As this season became official, I found myself thinking about the summer of 1988.
I had just finished my first year of university with a thud — a 30 average — that made my parents soooo proud.
Asked by academia to sit out a year, I was inexperienced and unskilled and looking for something to do.
After weeks with no luck, I learned there was an opening for a sports reporter at The Western Star, my hometown newspaper in Corner Brook.
Kelly, a childhood friend, was working there and knew I had an interest in baseball, basketball and hockey.
I’m sure she put in a good word for me, because I ended up getting the job.
Problem was, I knew very little about journalism, reporting, photography or writing.
It was a struggle at first.
I remember sitting in the car for more than an hour trying to load film into a Pentax K1000.
I’ll never forget hearing from readers after my first major gaffe — running the wrong photo with a wire story about boxer Donny “Golden Boy” Lalonde.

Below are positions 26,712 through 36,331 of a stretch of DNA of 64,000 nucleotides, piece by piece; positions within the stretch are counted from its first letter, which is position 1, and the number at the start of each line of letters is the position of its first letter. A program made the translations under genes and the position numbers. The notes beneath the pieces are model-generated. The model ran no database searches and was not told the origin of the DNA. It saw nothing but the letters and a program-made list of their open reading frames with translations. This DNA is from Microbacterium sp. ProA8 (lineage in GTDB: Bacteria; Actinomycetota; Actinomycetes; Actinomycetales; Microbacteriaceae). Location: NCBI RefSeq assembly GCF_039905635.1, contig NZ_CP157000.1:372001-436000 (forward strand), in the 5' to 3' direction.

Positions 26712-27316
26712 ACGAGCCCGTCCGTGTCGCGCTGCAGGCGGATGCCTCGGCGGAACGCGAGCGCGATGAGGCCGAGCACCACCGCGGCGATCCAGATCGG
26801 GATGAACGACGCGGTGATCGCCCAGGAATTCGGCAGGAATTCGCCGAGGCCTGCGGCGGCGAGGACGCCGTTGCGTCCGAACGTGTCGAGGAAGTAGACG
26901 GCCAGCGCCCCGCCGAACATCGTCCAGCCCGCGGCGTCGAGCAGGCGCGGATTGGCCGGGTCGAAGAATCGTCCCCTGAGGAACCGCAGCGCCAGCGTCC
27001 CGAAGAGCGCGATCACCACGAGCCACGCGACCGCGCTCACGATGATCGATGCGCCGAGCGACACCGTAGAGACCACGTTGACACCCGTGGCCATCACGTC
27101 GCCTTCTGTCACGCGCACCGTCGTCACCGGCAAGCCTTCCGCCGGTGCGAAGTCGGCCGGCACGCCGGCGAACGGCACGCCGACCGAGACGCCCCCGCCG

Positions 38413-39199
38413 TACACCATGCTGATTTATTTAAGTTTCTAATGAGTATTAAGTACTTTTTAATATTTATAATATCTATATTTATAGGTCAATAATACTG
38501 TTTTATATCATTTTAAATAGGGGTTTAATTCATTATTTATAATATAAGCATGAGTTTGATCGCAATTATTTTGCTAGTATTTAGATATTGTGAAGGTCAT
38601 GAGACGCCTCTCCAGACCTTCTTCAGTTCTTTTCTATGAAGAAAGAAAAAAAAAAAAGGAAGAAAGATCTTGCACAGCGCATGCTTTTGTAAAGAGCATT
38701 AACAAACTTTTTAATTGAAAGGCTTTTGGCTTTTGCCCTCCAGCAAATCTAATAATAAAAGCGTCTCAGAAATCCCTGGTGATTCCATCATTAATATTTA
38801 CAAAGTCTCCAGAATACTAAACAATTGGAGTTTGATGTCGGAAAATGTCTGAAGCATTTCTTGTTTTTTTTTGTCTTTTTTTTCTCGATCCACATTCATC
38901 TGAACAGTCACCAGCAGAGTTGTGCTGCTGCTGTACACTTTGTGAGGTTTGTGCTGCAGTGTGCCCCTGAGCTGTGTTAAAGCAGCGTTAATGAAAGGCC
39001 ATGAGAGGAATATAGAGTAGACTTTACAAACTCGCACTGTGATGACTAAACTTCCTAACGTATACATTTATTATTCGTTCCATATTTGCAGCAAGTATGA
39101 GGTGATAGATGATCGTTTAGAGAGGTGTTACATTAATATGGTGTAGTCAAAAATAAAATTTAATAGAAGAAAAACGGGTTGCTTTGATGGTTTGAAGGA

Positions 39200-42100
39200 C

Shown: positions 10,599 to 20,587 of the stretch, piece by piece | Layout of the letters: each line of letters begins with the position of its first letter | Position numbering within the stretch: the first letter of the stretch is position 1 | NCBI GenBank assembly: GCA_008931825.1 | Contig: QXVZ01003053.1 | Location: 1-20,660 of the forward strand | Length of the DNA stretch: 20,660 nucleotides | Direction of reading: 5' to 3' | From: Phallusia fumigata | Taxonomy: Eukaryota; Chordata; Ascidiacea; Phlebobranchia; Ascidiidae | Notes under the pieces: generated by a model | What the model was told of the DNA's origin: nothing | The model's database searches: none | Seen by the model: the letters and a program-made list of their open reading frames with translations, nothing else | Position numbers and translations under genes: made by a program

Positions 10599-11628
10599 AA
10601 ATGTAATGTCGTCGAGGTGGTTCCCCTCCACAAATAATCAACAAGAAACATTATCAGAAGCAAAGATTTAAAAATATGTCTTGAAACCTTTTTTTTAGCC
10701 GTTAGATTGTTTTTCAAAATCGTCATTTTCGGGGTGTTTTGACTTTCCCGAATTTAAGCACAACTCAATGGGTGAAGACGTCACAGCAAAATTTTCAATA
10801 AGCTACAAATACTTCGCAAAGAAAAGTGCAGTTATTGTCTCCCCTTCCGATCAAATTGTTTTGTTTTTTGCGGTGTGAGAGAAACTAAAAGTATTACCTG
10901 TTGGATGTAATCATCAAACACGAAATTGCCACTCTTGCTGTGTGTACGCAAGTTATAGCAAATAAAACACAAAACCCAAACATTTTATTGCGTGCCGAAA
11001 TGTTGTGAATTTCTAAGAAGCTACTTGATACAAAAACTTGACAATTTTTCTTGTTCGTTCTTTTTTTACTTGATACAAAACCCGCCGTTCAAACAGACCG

And I recall the pain of trying to write on deadline — the knots in my stomach tightening with every tick of the clock.
But at some point that summer, I fell in love with journalism and ink started flowing through my veins.
After a while, even when on the 5 a.m. wire shift, I couldn’t wait to get work.
It was highly addictive, powered by a newfound passion for writing and a historic summer in the sports world — Wayne Gretzky got traded to the Los Angeles Kings and Ben Johnson got caught using steroids after blazing the track to a world record and gold medal in the 100 metres.
I decided to divert from my plan of becoming a dietician and pursue a career in journalism.
I returned to school as soon as they’d let me back in and earned a couple of degrees.
I landed my first job about a month after graduating and have not “worked” a day since.
Luckily I still love journalism and 31 years later it has never felt laborious.
I write this with two intentions. The first is to encourage those who are graduating to pursue a profession that they’ll truly love. Next to deciding on a life partner, it’ll be the best decision you’ll ever make.
The other is to encourage you, Dear Reader, to fall madly in love with journalism this summer.
Steve Bartlett is SaltWire’s managing editor. Reach him at email@example.com.